3. What seems to me as personal attacks. At the very core (and this is strictly opinion) is an apparent grudge match between Mathis and Myers. I think it's silly, and I overreact when I think I see pigpiling by third parties. I have decidely overreacted with you on that score, and deeply apologize.

They do seem to to detest each other, it's true. But then, Myers never pretended to like the person that Mathis turned out to be. :) But this is most certainly far wider than that. The grudges and bitterness of this film aren't simply Mathis vs. Myers: it's the entire creationism vs. evolution battle, including all sorts of personal battles and histories and PR wars going back decades, even more than century (in fact, the claims of this film are not only not new, but people have been predicting the imminent demise of evolution nearly since Darwin first published).

Fair enough. And I've been very frustrated by the fact that details which should be forthcoming for the press have not been made available to us for a variety of reasons. I'm also privy to a lot of off-the-record stuff that helps me a lot in understanding what's going on, but doesn't help others a whit because I can't publish it. So I rather imagine that my frustration over that has resulted in some over-strenuous objections on my part as well. And none of that's your fault, either. So again, my apologies on that score.

That's an unfortunate situation, to be sure. But why would a movie have or need so much that's off-the-record? As much of a firebrand as, say, PZ Myers is, it's hard to imagine anything being "off the record" with him. Or with any of the other scientists on the other side of this debate.

It should be -- I misread what you typed! So you're right: it does seem to me that when it comes to Mathis, you've got a "guilty until proven innocent approach." You reply that you don't, and look at the facts in each case before drawing that conclusion. So I've raised my concern, and you've responded to it. That works for me.

Fair enough. Again, I think it's important to repeat my basic philosophy, which is that we present ideas out in the open in part precisely because that allows other people to shoot them down. No one is truly unbiased, but collectively, people do a pretty good job of weeding out bad ideas over time. It's fair enough to think that my judgments are fatally corrupted by my biases: but of course, we only really find that out when we get down and really hash out the details and see if the biases really did lead to significant error, and then seeing what's left if we correct it.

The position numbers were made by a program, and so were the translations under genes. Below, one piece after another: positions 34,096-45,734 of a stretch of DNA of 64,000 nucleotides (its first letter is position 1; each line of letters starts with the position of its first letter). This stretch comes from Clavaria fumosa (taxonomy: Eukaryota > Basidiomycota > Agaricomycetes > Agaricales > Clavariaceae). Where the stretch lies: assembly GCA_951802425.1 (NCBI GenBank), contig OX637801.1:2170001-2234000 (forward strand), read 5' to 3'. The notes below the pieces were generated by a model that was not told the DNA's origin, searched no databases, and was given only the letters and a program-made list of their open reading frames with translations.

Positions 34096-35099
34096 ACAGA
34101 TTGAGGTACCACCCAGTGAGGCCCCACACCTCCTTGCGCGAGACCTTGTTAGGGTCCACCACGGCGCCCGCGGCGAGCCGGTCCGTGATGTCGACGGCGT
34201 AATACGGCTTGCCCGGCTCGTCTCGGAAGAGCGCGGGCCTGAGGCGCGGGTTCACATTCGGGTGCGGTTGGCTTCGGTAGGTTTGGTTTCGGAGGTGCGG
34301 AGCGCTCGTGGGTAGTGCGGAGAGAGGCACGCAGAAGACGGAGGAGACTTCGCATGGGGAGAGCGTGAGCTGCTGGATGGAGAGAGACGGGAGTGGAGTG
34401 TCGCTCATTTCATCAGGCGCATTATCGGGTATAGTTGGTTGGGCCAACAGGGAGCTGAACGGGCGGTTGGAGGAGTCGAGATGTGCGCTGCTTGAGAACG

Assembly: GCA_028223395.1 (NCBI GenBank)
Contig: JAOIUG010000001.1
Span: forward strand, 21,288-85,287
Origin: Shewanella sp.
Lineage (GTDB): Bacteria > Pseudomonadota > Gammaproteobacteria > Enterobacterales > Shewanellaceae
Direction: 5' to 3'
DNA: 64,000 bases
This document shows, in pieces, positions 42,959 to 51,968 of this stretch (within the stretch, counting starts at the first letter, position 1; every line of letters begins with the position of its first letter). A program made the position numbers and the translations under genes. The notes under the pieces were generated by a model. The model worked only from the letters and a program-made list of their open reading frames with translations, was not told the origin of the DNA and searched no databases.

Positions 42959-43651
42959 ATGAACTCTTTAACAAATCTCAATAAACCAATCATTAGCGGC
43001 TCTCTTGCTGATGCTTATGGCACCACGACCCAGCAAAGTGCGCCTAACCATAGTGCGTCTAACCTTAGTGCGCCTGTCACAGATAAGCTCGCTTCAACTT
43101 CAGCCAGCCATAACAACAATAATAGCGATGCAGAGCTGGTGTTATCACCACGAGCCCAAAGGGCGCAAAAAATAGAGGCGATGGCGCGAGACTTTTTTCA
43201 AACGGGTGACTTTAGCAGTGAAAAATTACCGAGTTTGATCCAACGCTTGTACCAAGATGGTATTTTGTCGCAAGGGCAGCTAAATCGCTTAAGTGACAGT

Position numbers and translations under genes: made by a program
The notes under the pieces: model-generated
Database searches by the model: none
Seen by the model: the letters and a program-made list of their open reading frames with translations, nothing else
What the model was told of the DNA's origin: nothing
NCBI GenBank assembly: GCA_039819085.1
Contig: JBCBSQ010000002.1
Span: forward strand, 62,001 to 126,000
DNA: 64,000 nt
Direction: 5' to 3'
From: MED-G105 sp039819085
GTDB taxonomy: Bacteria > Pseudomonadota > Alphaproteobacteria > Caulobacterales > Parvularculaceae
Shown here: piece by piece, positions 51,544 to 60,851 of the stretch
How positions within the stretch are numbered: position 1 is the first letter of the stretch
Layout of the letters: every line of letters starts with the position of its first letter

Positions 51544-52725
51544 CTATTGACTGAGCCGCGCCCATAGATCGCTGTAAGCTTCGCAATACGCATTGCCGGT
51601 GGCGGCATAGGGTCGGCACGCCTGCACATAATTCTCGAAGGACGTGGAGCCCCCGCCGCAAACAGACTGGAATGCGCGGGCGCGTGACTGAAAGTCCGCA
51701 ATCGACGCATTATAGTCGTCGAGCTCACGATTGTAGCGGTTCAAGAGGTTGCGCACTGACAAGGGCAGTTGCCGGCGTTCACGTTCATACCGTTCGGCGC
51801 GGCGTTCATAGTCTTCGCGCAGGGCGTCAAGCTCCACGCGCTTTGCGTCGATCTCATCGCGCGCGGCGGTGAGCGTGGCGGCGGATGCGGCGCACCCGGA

I admit that I'm pretty unsympathetic, not just to the arguments that Mathis makes, but to him for making those arguments. That's because I have a long history of seeing those arguments, and being very unhappy with how misleading they are, and then frustrated by the seeming immunity they have to criticism. As I've written, there is like, more than a decade worth of debate in the ID/evolution area. Those debates have involved arguments, counter arguments, counter counter arguments, and so on. That debate has to some degree progressed. Mathis and his crew however, present the issue anew as if there weren't already very strong criticisms and problems with the points they are making: in many cases they have Mathis and Stein out there claiming things that have been about as shot down and debunked as anything can be, to the point where many on his own side of the issue no longer claim them anymore. And the position that, say Francis Collins is inscinere, or Ken Miller isn't a real Catholic. I agree: I have a hard time hearing that and not having an unfavorable opinion of someone. Whether that blinds me to the possibility that they are making fair points, and I'm making unfair ones: well, I leave that to the outcome of specific debate on those charges.

As a side note, I'm not 100% unsympathetic to Mathis' profession. I worked on political campaigns, and the core idea is to keep promoting the same simply message over and over: the same key ideas, the same framing of the issue. Don't let people get you off message. It's simply what works. But I never respected the fact that this was a necessary evil in politics (even for things that I strongly supported). Unfortunately, when you put modern journalism together with a public that really doesn't hear, read, or ingest much more than soundbytes, that's the system you end up with: a sort of prisoner's dilemna of politics. No one on any side of an issue wants it to be that way. It's just what turns out to work time and time again, even with people that say they dislike it.